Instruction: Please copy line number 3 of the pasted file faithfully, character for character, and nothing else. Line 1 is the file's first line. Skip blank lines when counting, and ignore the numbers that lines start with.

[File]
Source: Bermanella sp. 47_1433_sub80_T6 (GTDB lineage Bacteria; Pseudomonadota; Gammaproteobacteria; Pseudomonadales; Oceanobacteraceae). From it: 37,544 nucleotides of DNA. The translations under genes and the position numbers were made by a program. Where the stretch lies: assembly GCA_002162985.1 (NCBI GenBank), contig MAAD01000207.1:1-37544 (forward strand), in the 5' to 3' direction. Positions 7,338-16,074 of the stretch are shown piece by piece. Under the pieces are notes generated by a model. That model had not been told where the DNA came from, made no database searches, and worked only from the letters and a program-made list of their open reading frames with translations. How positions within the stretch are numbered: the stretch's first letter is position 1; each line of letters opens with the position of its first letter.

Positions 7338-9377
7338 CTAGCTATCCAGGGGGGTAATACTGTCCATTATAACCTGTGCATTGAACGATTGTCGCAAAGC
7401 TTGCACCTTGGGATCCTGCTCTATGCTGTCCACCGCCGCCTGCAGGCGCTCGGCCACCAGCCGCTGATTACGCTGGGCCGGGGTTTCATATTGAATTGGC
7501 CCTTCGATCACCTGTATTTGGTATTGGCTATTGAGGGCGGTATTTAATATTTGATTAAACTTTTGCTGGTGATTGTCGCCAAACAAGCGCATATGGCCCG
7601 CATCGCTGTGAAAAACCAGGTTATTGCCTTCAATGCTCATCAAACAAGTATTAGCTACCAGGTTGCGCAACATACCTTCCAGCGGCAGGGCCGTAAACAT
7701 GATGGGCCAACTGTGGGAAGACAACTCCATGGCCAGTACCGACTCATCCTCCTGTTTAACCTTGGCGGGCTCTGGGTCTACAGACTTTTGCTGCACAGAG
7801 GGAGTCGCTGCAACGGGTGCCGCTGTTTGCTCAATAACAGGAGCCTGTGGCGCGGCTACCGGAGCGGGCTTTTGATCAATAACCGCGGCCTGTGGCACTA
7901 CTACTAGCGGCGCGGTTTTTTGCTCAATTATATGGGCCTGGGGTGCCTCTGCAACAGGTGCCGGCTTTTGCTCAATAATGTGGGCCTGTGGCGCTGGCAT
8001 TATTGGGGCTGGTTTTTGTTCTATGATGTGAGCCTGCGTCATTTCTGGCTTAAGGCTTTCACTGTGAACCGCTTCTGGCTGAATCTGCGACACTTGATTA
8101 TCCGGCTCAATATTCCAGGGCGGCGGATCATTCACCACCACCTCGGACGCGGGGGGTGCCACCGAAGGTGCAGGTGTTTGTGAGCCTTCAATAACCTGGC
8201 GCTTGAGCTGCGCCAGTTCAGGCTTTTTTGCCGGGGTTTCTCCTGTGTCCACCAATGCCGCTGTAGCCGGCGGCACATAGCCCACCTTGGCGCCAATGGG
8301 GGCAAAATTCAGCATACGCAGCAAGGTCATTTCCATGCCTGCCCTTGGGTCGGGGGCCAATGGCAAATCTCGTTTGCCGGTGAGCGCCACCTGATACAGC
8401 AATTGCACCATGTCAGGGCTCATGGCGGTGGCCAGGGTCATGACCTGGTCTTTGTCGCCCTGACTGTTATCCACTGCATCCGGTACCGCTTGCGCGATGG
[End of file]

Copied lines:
7338 CTAGCTATCCAGGGGGGTAATACTGTCCATTATAACCTGTGCATTGAACGATTGTCGCAAAGC